Bicycle-friendly districts attract tourists: Bike tourism is on the rise, and it’s lucrative to cater to. Bike tourists spend about $1 billion annually in Colorado[vi] and $1.5 billion annually in Wisconsin.[vii] In 2005 in Quebec, bike tourists spent an average of $83/day compared to non-bike tourists, who spent an average of $66/day.[viii] Making your business district attractive to bike tourists is a wise economic strategy.

Increased bicycling reduces the need to create more car parking: “Not enough parking” is often a top concern of business districts. However, incentivizing drivers to instead bicycle opens up car parking. The average cost to create and install a parking space is $15,000 (this is street, garage and lot parking averaged), compared to a bike rack, which costs about $200.[ix] Bicycle parking is taxpayer-friendly. It’s also customer friendly, as it’s in front of a destination and free.

Bicycling brings joy, and joyful workers bring higher earnings: Similar to Bhutan’s term “Gross National Happiness” (“GNH”), happy workers could gain the U.S. $300B/year.[x] How is this? Happy workers raise sales by 37%, productivity by 31%, and task accuracy by 19%.[xi] In the U.K., regular bicyclists take 1.3 fewer sick days per year, saving around $200 million through reduced absenteeism – a projected savings of $3.2 billion over the next 10 years.[xii] So think of BFBDs as a way to increase “Gross Local Happiness” (or “GLH”), and this is definitely good for employers.

Bicycling brings more vibrant Main Streets: Bicyclists, just like pedestrians, add more ‘eyes and ears’ to the district, making it safer, friendlier, and more vibrant. This attracts more women, families, and a diversity of customers, thereby increasing sales.

Small businesses and our local business districts are the backbone of our economy. They’re “All American,” just like the old-fashioned bicycle. It’s no surprise they go together well.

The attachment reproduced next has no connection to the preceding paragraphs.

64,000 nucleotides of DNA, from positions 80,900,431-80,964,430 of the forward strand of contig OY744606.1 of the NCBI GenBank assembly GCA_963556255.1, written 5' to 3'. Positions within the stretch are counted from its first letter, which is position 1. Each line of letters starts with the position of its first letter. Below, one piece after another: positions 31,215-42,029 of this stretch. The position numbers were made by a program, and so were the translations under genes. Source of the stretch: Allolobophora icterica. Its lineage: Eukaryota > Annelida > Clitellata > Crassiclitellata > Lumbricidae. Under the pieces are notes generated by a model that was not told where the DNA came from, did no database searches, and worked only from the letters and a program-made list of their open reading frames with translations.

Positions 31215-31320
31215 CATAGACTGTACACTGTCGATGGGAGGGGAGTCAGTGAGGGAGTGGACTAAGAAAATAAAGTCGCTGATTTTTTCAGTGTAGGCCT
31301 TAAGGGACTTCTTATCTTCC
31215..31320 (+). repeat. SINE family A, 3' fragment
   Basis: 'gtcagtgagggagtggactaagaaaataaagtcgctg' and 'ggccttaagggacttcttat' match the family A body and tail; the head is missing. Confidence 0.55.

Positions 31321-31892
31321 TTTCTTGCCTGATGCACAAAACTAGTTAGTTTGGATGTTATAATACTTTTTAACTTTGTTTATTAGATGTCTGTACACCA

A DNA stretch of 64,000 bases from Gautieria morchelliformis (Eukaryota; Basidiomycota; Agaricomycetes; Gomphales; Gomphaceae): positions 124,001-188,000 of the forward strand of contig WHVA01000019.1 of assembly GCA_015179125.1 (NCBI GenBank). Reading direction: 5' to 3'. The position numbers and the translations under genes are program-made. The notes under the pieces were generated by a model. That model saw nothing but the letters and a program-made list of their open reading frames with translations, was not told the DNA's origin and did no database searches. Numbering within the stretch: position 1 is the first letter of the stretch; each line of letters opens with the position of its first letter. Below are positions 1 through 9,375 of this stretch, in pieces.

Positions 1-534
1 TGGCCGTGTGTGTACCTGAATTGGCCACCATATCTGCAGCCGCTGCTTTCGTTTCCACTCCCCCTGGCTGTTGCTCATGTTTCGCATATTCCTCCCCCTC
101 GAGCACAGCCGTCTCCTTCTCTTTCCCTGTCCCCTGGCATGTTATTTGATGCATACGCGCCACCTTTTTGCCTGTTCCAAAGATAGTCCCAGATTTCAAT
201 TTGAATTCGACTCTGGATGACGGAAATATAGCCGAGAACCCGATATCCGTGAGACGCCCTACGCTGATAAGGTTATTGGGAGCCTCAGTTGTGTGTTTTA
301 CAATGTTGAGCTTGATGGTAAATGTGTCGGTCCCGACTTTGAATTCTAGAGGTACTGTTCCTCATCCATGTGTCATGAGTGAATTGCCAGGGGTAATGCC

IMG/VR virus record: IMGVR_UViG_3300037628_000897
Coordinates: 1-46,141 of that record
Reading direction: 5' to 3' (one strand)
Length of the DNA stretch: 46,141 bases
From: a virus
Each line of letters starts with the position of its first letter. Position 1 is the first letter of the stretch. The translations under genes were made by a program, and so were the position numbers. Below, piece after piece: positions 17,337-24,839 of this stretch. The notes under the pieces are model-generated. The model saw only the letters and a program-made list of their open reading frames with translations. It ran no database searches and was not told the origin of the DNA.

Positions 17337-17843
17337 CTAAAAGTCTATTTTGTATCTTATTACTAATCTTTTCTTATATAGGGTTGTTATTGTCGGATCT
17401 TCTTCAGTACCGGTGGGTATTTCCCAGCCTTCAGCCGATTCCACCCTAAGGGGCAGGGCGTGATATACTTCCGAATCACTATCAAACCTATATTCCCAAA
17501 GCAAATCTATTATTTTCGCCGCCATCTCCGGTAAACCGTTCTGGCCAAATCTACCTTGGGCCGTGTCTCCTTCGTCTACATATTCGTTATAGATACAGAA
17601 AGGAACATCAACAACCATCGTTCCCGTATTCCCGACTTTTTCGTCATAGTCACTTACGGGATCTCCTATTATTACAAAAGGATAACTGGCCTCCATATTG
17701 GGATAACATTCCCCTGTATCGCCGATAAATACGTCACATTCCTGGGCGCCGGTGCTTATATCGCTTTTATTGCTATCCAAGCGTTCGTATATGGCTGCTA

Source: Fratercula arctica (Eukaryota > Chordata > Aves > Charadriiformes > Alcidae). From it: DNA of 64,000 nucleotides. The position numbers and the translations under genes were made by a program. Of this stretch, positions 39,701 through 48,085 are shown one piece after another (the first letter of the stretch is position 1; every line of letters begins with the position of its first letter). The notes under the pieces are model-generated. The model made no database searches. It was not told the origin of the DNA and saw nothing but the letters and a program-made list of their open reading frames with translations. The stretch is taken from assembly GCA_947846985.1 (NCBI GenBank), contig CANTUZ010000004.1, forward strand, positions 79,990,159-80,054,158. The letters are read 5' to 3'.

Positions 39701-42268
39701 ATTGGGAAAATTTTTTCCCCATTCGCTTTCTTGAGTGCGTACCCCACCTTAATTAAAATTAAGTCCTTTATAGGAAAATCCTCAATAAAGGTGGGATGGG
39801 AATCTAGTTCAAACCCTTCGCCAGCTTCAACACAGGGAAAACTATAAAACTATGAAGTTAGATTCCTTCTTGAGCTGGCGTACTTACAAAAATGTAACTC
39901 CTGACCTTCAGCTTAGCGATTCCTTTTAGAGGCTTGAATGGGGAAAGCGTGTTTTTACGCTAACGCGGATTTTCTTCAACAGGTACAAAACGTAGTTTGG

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April Economides is the principal of Green Octopus Consulting and created the nation’s first Bike-Friendly Business District program for the City of Long Beach. Part of this effort was the creation of  the nation’s largest citywide discount program for bicyclists called Bike Saturdays. April speaks around the U.S. and Canada on “The Business Case for Bicycling” and Bike-Friendly Business Districts. She recently accepted the position of General Manager of Bike Nation’s Long Beach bike share system, set to roll out by March 2013. April holds an MBA in Sustainable Management and is a car-free bike commuter. She and her daughter can often be seen riding around Long Beach on their “bike limo” – the fancy name they gave their tandem.

 


[i] FHWA Office of Policy, National Household Transportation Survey, 2009; summarized by the League of American Bicyclists here

[vi] Center for Research on Economic and Social Policy, “Bicycling and Walking in Colorado,” 2000

[vii] Grabow, Hahn & Whited, “Valuing Bicycling in Wisconsin,” 2010, as reported in this Advocacy Advance paper

[viii] League of American Bicyclists, “The,” 2009

[x] Teresa Amabile and Steven Kramer, “Do Happier People Work Harder?” 2011

[xi] Shawn Achor, “The Happiness Dividend,” 2011

[xii] Alexander Grous, London School of Economics, 2011

 

Additional Sources: